Pushkar: Where East Meets West
Pushkar, November 18, 2011
First Published: 12:37 IST(18/11/2011)
Last Updated: 12:37 IST(18/11/2011)
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A trip to Pushkar in Rajasthan, the holy abode of the creator of the universe, Lord Brahma, would pretty much encapsulate the entire 'Eat, Pray, Love' experience. And unlike Elizebath Gilbert, you won't need to travel three countries to experience indulgence with life and food, mysticism and
uncanny coincidences and situations. Pushkar simply enthralls and entraps a casual tourist to an encore visitor.
About 134 km from Jaipur by road, when I began the journey for the annual Pushkar Fair, I took it as an ordinary assignment, a run of the mill event that has been happening every year, year after year.
I was absolutely stuck with ennui at the thought - till I was actually there. The innuendo that it was a trip to the cattle fair was an understatement when I actually visited the fair for the second consecutive time. The first visit stemming out of curiosity, there was little that I could absorb beyond the camels, horses, cattle, a quintessential rustic fair and the dust of emanating of the dunes that stretched limitless up to the horizon.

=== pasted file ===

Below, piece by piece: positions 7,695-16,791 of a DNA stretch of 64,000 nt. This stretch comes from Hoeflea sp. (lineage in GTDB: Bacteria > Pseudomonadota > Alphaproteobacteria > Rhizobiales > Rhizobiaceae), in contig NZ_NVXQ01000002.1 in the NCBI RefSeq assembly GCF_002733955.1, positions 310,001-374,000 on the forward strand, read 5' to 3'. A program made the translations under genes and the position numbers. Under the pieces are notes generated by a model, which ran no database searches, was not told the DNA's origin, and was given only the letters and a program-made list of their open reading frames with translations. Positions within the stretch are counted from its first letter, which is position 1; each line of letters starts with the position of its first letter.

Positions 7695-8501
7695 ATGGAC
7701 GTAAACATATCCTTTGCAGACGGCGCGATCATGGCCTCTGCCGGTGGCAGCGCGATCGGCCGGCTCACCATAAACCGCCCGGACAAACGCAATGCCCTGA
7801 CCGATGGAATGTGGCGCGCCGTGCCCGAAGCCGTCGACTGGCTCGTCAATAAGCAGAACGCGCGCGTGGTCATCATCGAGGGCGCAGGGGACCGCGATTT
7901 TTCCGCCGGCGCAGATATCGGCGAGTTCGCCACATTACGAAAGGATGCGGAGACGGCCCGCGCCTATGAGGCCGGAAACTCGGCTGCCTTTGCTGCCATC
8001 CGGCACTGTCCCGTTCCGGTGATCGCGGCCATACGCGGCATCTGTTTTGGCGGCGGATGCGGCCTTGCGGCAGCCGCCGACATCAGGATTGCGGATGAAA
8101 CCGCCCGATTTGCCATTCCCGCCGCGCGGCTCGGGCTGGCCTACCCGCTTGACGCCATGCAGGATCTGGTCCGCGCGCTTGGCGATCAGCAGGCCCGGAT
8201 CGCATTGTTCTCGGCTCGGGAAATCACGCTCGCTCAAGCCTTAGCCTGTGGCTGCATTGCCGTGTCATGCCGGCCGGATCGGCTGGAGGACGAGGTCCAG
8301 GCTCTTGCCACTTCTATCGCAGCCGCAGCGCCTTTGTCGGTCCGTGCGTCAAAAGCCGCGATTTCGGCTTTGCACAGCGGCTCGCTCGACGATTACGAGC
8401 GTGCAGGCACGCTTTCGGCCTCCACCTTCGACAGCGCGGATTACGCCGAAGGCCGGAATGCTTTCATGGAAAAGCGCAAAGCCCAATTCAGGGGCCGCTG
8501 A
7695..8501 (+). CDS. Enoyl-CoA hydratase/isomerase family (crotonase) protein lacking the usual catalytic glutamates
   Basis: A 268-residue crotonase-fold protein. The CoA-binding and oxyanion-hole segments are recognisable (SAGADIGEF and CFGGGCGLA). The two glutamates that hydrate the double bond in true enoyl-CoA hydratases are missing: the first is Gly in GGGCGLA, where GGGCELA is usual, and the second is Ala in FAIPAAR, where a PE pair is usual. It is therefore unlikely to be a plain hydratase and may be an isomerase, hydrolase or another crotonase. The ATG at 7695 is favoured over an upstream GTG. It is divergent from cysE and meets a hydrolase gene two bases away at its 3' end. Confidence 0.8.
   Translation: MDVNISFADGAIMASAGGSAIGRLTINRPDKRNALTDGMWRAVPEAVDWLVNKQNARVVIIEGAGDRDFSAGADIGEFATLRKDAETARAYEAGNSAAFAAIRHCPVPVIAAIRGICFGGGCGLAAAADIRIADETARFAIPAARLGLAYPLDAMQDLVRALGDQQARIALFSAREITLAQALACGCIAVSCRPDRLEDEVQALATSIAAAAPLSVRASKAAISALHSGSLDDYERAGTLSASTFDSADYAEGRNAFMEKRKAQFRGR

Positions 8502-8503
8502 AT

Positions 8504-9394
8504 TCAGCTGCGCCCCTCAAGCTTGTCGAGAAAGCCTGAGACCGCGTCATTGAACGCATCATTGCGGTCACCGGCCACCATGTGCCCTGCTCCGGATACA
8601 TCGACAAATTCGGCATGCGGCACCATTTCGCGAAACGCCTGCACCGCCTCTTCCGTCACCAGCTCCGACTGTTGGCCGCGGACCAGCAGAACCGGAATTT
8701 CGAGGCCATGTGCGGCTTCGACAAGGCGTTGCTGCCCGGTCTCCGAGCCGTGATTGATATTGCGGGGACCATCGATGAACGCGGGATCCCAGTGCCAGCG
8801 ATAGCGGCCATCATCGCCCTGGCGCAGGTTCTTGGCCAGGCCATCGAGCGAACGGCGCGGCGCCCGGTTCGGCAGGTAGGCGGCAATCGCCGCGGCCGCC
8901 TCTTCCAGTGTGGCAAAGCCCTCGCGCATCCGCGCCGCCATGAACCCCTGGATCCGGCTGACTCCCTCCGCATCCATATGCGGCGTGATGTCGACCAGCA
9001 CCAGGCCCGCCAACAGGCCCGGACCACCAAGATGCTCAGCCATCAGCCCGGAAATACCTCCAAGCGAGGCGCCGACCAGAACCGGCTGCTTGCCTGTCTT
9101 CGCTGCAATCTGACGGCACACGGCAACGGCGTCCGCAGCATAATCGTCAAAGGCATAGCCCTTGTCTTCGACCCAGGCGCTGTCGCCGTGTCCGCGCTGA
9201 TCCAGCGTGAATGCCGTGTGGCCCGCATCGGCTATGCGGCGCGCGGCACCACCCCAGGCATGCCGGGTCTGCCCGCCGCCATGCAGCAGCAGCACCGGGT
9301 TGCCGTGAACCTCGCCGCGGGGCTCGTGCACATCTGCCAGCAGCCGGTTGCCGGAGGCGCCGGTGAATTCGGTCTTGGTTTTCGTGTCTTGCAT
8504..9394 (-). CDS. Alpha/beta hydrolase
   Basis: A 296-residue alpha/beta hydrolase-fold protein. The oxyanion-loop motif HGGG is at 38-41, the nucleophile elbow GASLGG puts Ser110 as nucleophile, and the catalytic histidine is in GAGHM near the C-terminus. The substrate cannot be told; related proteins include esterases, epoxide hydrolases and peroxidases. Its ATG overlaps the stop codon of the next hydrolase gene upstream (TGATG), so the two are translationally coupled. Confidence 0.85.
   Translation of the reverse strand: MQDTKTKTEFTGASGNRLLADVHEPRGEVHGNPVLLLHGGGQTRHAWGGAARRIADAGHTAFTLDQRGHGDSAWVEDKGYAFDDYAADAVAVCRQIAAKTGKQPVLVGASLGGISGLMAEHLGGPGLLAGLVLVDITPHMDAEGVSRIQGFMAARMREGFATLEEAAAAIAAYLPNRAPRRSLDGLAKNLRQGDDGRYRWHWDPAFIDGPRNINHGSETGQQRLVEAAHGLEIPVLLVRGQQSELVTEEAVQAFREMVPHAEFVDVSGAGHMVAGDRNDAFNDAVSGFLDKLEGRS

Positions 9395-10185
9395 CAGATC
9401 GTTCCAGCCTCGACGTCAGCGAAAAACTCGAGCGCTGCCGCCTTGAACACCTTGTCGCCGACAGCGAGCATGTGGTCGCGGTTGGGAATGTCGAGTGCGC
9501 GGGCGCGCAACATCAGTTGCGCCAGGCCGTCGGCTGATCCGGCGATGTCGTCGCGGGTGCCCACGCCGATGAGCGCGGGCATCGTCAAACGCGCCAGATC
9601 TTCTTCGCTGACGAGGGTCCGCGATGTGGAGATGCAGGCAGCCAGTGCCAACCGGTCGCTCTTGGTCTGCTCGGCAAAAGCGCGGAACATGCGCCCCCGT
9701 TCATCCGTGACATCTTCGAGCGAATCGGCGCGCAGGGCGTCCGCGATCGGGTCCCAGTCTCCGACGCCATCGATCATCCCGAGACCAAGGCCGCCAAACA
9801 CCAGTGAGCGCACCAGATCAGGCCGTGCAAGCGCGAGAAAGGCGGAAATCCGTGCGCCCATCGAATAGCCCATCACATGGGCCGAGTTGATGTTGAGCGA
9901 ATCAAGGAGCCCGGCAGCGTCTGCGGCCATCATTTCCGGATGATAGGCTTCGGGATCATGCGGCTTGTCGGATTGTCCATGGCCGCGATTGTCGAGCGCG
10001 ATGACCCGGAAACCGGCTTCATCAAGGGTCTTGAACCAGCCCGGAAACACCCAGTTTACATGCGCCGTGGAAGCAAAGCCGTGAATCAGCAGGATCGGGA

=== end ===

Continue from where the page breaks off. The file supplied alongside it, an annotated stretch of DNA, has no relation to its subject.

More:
But once there, the vivacious spirit of the fair simply took me took me unawares, deep into fascination of how unfathomable the spirit of the rural ethos is, that comprises about 70 per cent of India's population.
The re-visit was revealing that instantly transported a city bred soul to lose its identity to watch with awe and soak into the spirit of the pure, untouched by consumerism, true Indian ethos. Set in the Aravalis, Pushkar is a rare combination of the dunes, lakes, hills and the forest.
And even while it is a round the year destination, particularly on Kartik Poornima (the full moon night) the small town of Pushkar transforms into a cultural phenomenon when villagers dressed in vibrant colours, devotees, musicians, acrobats, folk dancers, traders, comedians, sadhus and tourists all throng the holy town for the Pushkar fair. Then the cattle fair is just incidental with so much more happening simultaneously.